The reflective strains of "Taps" filled the air Monday during ceremonies in Lauderdale and Colbert counties that honored those who gave the ultimate sacrifice.

The ceremony at Veterans Park included the dedication of the Fallen Heroes Memorial at the Veterans Memorial.

"The days of the dedication of this particular memorial are long in coming," said Robert Steen, chairman of the Florence Historical Board. "This memorial stands as a symbol of the patriotism of the fallen heroes of Lauderdale County."

Veterans Park was developed as Point Park in the late 1960s, Steen said. The Veterans Memorial was built in 1975 and the park was renamed Veterans Park in 1983.

The memorial is the location of five markers that were constructed in 2005. They contain the names of Lauderdale County residents who were killed in action.

It includes 46 members of the military who died in World War I, 131 in World War II, 15 in the Korean War and 33 in the Vietnam War.

Steen said in addition to those 225, four Lauderdale County residents have died in the global war on terrorism.

The ceremonies in both counties saw attendances that numbered into the hundreds on a sweltering hot day.

Standing in front of the Colbert County Courthouse, American Legion Post 31 Commander Charlie Grimmett pointed out this year is the 100th anniversary of the American Legion, as well as the Colbert County post.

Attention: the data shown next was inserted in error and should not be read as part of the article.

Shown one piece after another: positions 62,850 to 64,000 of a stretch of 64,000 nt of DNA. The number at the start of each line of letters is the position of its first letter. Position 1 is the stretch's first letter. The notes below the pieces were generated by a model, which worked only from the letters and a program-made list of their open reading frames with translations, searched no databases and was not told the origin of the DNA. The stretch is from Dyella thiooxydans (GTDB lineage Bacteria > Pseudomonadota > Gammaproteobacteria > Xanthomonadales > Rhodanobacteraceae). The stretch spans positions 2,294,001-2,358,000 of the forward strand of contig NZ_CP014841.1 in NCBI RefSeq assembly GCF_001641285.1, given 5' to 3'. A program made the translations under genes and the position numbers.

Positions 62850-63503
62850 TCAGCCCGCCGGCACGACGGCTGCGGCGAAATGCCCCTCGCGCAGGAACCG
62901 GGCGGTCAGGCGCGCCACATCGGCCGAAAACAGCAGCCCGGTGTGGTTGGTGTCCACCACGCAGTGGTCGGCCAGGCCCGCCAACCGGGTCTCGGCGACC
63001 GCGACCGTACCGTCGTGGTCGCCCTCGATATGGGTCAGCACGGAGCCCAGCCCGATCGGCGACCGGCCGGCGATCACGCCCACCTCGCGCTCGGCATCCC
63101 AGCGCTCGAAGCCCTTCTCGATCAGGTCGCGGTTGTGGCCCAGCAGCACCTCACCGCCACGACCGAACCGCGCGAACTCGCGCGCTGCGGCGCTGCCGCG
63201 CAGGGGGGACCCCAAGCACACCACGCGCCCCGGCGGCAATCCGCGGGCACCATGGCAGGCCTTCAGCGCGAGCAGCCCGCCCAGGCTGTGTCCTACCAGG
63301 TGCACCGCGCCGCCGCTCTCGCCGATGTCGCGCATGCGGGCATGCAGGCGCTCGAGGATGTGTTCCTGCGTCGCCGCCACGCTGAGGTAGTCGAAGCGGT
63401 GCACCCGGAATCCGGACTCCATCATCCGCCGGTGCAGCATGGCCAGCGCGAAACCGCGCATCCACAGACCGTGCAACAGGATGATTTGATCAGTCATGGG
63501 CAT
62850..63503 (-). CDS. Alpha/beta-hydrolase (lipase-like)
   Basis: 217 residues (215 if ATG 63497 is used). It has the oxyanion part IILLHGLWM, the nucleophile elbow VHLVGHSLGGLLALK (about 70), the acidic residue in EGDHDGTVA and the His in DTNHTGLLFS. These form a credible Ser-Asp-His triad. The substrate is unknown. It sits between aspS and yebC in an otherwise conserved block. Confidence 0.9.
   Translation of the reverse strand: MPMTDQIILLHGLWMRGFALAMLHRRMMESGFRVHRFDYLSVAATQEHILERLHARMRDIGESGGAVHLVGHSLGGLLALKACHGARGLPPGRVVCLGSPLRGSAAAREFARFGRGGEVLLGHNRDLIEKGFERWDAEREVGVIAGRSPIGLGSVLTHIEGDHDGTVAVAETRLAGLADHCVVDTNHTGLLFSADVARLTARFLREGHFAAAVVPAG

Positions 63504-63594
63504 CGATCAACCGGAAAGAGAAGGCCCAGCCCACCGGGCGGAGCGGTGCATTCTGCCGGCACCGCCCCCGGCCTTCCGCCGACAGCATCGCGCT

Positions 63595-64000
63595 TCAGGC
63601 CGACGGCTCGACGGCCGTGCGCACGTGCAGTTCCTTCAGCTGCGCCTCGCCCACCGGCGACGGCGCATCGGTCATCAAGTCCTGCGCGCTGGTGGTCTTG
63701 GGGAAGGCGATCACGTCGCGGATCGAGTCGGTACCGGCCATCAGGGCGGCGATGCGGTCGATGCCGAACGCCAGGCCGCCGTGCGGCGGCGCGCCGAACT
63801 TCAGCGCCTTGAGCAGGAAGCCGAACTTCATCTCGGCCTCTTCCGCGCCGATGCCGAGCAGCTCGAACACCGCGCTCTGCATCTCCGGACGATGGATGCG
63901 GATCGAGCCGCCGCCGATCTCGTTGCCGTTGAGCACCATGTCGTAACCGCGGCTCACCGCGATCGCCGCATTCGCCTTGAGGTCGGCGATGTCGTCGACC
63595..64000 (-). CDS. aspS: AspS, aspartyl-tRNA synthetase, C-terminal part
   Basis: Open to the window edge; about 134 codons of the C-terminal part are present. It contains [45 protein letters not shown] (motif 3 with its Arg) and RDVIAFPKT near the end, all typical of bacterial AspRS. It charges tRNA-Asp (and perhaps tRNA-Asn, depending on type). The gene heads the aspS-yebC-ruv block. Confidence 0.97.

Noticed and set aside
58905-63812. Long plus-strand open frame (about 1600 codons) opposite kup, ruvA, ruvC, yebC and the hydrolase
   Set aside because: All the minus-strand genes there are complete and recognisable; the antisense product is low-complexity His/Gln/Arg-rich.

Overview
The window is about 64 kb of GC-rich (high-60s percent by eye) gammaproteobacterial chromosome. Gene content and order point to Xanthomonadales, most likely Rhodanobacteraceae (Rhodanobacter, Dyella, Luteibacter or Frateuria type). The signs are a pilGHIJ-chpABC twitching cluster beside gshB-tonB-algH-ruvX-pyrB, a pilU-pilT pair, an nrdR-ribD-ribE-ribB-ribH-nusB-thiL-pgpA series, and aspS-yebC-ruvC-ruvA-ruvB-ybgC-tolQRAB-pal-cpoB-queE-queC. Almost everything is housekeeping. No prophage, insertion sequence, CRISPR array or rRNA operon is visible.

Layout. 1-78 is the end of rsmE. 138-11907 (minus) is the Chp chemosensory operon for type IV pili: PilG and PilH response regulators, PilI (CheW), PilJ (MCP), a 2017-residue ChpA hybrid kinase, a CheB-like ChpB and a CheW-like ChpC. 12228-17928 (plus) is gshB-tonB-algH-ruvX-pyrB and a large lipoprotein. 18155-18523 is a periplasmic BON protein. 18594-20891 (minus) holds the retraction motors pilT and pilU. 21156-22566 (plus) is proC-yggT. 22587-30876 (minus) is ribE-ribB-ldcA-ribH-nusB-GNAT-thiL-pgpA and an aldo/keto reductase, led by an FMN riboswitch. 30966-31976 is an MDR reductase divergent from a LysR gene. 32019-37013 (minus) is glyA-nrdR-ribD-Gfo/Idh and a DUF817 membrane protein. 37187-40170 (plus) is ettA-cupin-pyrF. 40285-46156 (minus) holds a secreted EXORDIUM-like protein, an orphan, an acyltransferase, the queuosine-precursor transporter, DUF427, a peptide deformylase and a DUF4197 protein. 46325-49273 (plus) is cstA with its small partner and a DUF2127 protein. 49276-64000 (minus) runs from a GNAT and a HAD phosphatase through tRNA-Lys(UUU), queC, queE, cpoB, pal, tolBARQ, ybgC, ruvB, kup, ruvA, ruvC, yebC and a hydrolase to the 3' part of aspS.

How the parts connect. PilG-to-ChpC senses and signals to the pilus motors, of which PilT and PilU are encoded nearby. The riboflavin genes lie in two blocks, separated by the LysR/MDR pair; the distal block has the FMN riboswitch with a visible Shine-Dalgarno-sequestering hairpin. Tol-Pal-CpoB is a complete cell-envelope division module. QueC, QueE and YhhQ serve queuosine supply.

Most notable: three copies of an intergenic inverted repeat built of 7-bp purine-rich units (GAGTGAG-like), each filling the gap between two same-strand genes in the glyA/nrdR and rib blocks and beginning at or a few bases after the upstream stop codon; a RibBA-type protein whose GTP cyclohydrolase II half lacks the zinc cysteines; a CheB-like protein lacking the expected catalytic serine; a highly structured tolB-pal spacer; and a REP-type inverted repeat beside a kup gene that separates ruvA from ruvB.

"This is the best group of guys and women you ever want to be around," Grimmett said. "The crowd you see today shows the appreciation this community has for this post."

Both ceremonies included rifle salutes to fallen veterans and the playing of "Taps." The Lauderdale County event included the release of 21 snow white doves.

Johnny Watson, who served in the U.S. Coast Guard during the Vietnam War, talked to the crowd in Colbert County about the plight many veterans face due to the emotional pain that war inflicts on them.

"The truth is, it messes with your spirit and gets deep in your soul to the point that you lose concentration," Watson said.

He spoke about the physical and emotional pain that Jesus endured when he gave his life for us. Watson told the veterans in attendance that Jesus can relate to their pain.

"At those times, it's good to know that Jesus knows that pain," he said.

Watson said many veterans feel trapped in the "Friday of their lives," using that term to connect their pain to the pain Jesus endured on Good Friday.

"There is a lesson to be learned from all this: There is no pain that his purpose can't redeem," he said.

bernie.delinski@timesdaily.com or 256-740-5739. Twitter @TD_BDelinski

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